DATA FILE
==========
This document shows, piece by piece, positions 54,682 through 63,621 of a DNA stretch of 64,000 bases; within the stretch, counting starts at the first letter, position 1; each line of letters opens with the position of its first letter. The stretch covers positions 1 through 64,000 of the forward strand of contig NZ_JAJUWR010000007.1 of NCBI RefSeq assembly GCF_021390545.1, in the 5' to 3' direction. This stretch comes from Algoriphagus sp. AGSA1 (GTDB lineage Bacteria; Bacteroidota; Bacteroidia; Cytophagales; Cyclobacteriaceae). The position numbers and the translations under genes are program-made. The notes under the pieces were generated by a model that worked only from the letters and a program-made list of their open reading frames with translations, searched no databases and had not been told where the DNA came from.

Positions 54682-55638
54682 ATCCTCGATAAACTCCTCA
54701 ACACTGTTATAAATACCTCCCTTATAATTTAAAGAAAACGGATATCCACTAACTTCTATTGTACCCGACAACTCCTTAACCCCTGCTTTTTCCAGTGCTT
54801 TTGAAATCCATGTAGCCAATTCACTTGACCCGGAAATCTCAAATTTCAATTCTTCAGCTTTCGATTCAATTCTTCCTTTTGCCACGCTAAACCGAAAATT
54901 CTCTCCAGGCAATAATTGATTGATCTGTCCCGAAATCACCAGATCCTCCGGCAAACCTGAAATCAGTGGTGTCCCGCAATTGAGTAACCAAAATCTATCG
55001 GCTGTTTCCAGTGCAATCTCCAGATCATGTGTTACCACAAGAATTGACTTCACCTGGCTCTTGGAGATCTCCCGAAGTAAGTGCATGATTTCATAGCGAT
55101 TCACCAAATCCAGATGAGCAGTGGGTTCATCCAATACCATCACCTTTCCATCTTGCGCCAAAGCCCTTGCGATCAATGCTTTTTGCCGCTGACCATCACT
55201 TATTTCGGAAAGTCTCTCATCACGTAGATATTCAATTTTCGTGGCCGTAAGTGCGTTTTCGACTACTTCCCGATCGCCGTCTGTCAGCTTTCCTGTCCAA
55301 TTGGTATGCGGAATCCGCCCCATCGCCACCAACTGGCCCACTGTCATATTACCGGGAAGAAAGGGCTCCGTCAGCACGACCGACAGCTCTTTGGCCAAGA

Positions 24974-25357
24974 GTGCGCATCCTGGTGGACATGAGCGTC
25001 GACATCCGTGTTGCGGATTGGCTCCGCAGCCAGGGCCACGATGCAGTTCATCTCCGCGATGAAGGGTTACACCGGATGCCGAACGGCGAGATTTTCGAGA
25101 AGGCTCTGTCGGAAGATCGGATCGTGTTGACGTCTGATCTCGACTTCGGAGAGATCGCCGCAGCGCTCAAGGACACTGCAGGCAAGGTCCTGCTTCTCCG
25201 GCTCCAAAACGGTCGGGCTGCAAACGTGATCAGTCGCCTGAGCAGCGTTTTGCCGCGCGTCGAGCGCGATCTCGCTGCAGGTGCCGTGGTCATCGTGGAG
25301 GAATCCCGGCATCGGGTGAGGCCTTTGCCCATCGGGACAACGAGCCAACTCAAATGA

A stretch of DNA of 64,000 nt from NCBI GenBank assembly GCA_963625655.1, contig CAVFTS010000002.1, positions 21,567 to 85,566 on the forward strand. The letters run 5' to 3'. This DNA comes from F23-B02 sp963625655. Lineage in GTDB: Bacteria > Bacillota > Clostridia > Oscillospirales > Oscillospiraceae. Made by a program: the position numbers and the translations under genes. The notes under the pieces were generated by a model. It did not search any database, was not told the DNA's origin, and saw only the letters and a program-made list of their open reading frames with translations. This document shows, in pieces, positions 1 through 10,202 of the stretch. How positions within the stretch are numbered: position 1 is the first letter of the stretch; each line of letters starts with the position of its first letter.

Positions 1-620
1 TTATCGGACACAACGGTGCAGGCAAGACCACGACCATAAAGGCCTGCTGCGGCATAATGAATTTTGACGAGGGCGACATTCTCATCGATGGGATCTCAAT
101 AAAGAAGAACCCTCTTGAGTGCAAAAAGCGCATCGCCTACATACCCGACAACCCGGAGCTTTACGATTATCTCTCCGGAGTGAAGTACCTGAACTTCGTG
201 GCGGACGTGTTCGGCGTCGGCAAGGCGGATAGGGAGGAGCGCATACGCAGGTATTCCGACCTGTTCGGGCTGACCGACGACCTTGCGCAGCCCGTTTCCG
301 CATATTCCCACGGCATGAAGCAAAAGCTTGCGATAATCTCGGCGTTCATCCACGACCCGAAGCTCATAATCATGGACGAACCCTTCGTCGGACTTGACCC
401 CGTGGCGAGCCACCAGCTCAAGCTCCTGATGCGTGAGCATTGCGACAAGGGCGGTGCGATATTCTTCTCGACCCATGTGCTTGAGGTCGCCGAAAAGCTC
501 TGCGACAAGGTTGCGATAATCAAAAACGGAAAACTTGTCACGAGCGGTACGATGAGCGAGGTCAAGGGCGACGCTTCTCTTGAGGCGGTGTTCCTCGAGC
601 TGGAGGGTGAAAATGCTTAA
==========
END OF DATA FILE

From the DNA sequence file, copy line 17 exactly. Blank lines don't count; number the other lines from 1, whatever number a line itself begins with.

A stretch of DNA of 64,000 nt from NCBI GenBank assembly GCA_963625655.1, contig CAVFTS010000002.1, positions 21,567 to 85,566 on the forward strand. The letters run 5' to 3'. This DNA comes from F23-B02 sp963625655. Lineage in GTDB: Bacteria > Bacillota > Clostridia > Oscillospirales > Oscillospiraceae. Made by a program: the position numbers and the translations under genes. The notes under the pieces were generated by a model. It did not search any database, was not told the DNA's origin, and saw only the letters and a program-made list of their open reading frames with translations. This document shows, in pieces, positions 1 through 10,202 of the stretch. How positions within the stretch are numbered: position 1 is the first letter of the stretch; each line of letters starts with the position of its first letter.